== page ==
SIL was Edwards’ first accelerator program and she took full advantage of the resources offered, Marks says.

“One of the things I loved about working with Tyde-Courtney is that she would take the information provided in our weekly sessions and apply this to her business in real-time,” she says. “She is not one to sit around waiting for things to happen. Tyde-Courtney is a dot connector and was able to build local and national partnerships during her time in the cohort, bring exposure to what she is doing on the national stage and invite others to join along her in this effort.”

Edwards, who says she has received inquiries about Ballet After Dark classes from around the world, is in the process of launching B.A.D. Studios, a for-profit online platform featuring live and recorded classes. She plans to use the cohort prize in part to fund internships at Ballet After Dark, one for fundraising and campaign development, the other for community outreach and partnership development.

“I’m just extremely proud that I stayed connected to what drew me to the idea of Ballet After Dark, and that was creating a community, having a social impact and making sure that our most vulnerable community members had opportunities for exposure and representation,” she says.

The other members of the 2021–22 cohort were:

BOOB’R works to challenge and erase the stigma for individuals who want to breastfeed while incarcerated, advocate for change within the prison system and establish lactation support for mothers behind bars.

Carlton St. Equine Center leads gun violence interruption efforts and administers post-violence trauma care through horsemanship led by the Arabbers, Baltimore’s indigenous horse and wagon produce vendors.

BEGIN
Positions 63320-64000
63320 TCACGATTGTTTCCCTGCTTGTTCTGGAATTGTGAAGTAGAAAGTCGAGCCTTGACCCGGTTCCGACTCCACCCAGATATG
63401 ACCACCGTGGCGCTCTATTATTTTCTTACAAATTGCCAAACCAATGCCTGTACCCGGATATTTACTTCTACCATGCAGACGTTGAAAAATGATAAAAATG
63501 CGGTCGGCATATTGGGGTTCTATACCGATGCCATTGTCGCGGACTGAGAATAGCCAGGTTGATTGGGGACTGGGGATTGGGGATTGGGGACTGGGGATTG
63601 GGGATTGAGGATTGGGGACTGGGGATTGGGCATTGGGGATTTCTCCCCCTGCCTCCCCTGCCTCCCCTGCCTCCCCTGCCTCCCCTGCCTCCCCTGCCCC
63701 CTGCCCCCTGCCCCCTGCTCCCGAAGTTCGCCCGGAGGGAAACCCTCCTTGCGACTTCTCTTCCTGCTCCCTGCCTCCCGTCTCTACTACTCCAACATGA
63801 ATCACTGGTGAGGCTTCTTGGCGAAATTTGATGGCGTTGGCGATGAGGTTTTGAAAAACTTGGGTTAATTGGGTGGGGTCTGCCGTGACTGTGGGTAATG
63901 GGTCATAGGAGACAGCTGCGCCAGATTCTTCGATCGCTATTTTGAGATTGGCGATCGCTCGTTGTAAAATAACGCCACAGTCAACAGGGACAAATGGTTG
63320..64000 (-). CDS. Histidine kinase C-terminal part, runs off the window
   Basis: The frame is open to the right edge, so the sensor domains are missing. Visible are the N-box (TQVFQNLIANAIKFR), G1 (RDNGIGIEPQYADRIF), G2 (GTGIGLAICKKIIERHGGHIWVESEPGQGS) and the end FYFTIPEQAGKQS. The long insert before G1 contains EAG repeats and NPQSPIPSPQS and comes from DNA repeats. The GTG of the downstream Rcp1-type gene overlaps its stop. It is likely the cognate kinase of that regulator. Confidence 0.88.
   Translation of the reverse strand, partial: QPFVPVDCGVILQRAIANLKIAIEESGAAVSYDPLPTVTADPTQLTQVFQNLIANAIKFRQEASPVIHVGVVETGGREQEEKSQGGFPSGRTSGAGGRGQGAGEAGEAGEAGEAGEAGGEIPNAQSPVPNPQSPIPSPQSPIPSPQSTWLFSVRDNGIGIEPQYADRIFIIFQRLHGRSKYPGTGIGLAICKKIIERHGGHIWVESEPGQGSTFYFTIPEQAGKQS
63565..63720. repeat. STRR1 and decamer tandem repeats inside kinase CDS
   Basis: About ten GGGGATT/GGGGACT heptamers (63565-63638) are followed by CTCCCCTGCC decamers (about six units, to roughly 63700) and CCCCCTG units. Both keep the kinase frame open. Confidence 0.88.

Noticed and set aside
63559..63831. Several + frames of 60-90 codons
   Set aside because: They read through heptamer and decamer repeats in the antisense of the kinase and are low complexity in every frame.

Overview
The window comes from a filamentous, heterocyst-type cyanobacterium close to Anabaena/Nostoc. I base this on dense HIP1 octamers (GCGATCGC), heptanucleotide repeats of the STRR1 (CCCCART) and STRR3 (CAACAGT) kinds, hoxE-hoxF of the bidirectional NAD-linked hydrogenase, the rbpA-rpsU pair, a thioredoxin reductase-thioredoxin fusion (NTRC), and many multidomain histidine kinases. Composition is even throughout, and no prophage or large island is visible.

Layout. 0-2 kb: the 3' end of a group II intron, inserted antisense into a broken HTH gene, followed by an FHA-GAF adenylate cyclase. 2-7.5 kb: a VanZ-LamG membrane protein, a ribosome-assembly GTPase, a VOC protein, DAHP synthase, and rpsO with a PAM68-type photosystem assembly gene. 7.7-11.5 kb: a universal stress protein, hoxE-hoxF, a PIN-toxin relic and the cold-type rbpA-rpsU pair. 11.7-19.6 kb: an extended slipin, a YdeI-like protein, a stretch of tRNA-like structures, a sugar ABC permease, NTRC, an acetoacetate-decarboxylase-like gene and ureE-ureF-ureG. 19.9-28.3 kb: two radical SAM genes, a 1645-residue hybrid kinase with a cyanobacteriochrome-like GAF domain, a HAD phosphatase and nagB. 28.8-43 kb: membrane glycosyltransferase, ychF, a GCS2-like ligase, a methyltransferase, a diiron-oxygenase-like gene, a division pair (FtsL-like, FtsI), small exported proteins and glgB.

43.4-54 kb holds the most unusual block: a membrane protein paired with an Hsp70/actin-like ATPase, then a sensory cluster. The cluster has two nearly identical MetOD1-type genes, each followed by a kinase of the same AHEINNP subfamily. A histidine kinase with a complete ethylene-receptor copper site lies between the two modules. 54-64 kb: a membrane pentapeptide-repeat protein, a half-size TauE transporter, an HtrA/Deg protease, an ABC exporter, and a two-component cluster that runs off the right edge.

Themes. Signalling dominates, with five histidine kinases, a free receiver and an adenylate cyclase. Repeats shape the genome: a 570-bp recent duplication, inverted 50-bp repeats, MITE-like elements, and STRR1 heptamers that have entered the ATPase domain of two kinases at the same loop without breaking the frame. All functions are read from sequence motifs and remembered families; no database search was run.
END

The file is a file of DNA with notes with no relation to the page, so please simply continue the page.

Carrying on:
Enigma Science and Technology is developing technology that can be used to reduce the number of arrest-related deaths as part of its overall mission to solve current and future challenges impacting society.

Fem Equity is a membership-based platform that strives to make pay equity a reality for women of color by providing the tools and support and inspiring the confidence they need to make empowered decisions for career success and financial security.

Glass Recovery and Sustainable Systems (GRASS) Baltimore is a zero-waste cooperative that maximizes the value of glass by turning it into artwork and reselling bottles to local breweries. GRASS also will be a space for learning about zero waste, and offer space for local and traveling artists to sell or perform their work. GRASS received the third-place cohort prize of $5,000.

Loam is a social design and facilitation practice that empowers purpose-driven people and organizations to create agency and liveliness where they work, learn, and lead.

The Puzzling Disorder Project is an outgrowth of HGE Designs Co. to offer sensory and kinesthetic support for autistic children through functional fashion, sensory-inclusive products and customized sensory kits. The Puzzling Disorder Project received the second-place cohort prize of $15,000.

Yoga in Classrooms and Schools Consulting works with schools and school districts to develop tailor-made, impactful and long-term yoga and mindfulness programming for students, staff, and families through a model of long-term coaching and support, cross-curricular integration and the creation of culturally relevant programming aligned to the needs, values, and goals of the school community.